Here’s how to convert a 5 GHz Wi-Fi signal to a 2.4 GHz one: For dual-band routers that combine 2.4 GHz and 5 GHz frequencies into a single network, you need to go into the router’s settings and separate them. If separation doesn’t work, you can switch off your 5 GHz network. In case your router does not support 2.4 GHz, then you need to get one that does. So if you want to learn all about how to convert a 5 GHz Wi-Fi to 2.4 GHz, this article is for you. Let’s get started! Converting a 5 GHz Wi-Fi Signal to 2.4 GHz? Wi-Fi routers are one of those technological advances in modern society that we expect to work all the time. And we get annoyed when they don’t. However, a minority of the population (read: people interested in tech) understand how they work, which can be a problem when they run into issues. So, if you got the password right, the lights on the router are flashing, and your device’s Wi-Fi seems to work fine, what could be the problem? Before you pick up the phone to make the “disgruntled customer” call to your provider, you might want to check whether your device and router both use the same Wi-Fi frequency. For example, many home appliances like baby monitors and sound systems use 2.4 GHz frequency but not all Wi-Fi routers may provide or use it by default. Let’s learn how you can check this and change it if needed: What Are Wi-Fi Routers? First, what is a router, and how does it work? Without getting too technical, a router is a device that forwards data packs (information) between different computer devices. In this case, we’re talking about a device that takes information from the internet and sends—routes—it to other devices in your home. A router is not to be confused with a modem. While the router works as sort of a hub for your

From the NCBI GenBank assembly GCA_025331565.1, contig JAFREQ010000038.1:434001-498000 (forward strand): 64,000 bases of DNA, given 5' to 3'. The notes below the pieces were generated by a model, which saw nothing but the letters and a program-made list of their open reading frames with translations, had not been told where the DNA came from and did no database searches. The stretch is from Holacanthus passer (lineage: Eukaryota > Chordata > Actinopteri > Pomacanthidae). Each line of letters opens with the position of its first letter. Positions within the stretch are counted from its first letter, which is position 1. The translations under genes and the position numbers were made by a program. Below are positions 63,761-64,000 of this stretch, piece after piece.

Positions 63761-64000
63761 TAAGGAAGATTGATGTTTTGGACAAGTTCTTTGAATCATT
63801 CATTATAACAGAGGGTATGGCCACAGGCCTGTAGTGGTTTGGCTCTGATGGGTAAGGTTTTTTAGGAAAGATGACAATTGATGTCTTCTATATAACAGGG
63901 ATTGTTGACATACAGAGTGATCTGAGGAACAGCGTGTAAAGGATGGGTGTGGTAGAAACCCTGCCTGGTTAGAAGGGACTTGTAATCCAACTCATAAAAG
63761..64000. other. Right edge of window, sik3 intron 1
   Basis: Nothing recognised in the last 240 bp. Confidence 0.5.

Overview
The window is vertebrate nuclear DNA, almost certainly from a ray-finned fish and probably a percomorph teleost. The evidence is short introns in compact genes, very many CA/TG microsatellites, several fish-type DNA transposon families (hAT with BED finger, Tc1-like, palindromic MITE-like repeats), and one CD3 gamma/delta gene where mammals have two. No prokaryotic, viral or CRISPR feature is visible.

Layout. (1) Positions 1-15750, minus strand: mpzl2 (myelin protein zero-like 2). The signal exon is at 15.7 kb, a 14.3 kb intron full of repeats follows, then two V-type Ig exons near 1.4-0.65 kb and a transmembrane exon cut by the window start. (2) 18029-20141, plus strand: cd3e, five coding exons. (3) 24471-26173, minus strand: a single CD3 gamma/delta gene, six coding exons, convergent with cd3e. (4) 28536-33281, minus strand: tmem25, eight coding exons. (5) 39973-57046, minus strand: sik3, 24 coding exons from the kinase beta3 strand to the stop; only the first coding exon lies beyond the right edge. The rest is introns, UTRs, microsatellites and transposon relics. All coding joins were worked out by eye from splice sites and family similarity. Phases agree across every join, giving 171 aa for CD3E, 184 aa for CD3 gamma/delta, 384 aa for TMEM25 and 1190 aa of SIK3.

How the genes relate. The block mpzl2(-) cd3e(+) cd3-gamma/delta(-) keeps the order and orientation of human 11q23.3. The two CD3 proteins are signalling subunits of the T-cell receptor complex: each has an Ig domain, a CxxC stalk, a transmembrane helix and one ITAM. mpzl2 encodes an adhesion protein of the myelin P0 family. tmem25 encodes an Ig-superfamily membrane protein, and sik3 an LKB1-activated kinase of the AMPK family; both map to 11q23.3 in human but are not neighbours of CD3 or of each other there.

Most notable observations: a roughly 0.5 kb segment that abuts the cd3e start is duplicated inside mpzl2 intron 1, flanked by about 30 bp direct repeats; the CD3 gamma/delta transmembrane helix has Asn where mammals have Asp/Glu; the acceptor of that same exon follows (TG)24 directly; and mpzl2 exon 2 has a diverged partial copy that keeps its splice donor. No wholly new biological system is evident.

Here’s why there’s an exclamation mark on your Wi-Fi symbol and how to fix it: The Wi-Fi exclamation mark stands for no internet. You can fix that by: Turn your device’s Wi-Fi off and back On Reboot your router Reset your router Check your network settings Update your router’s drivers Check for network outages Pay your internet bill If you want to learn all about why your Wi-Fi internet isn’t working and how to fix it, then you’re in the right place. Let’s dive right in! Why Is There an Exclamation Mark on Your Wi-Fi and How to Fix It? It’s one of the digital age’s most frustrating impediments to productivity: the dreaded exclamation mark of doom. Anyone who’s ever surfed the web wirelessly is likely familiar with this unsettling phenomenon. Your device says you’re connected to the internet, but none of your apps or webpages are loading, and there’s an urgent-looking bit of punctuation overshadowing your ordinarily happy procession of Wi-Fi waves. So, why is there an exclamation mark on your Wi-Fi? When this harbinger of supreme inconvenience appears, it means you’re connected to Wi-Fi, but the internet is not working properly on your device. In other words: major bummer. Don’t start lighting candles and stockpiling bottled water just yet. There are several potential solutions to the irksome Wi-Fi-signal-with-exclamation-point problem, whether you happen to have encountered it on your smartphone, tablet, laptop, or PC. Most of them are quick, painless, and easy to carry out without any kind of technological wizardry. Let’s get started: What’s Going on With Your Wi-Fi? Before you start blindly unplugging and resetting things, it’s a good idea to gain some understanding of why you’re running into this issue in the first place. As tempting as it might be to just blame it on Al Gore, it’s more helpful to learn a little bit about what Wi-Fi is and how it controls your life. Wi-Fi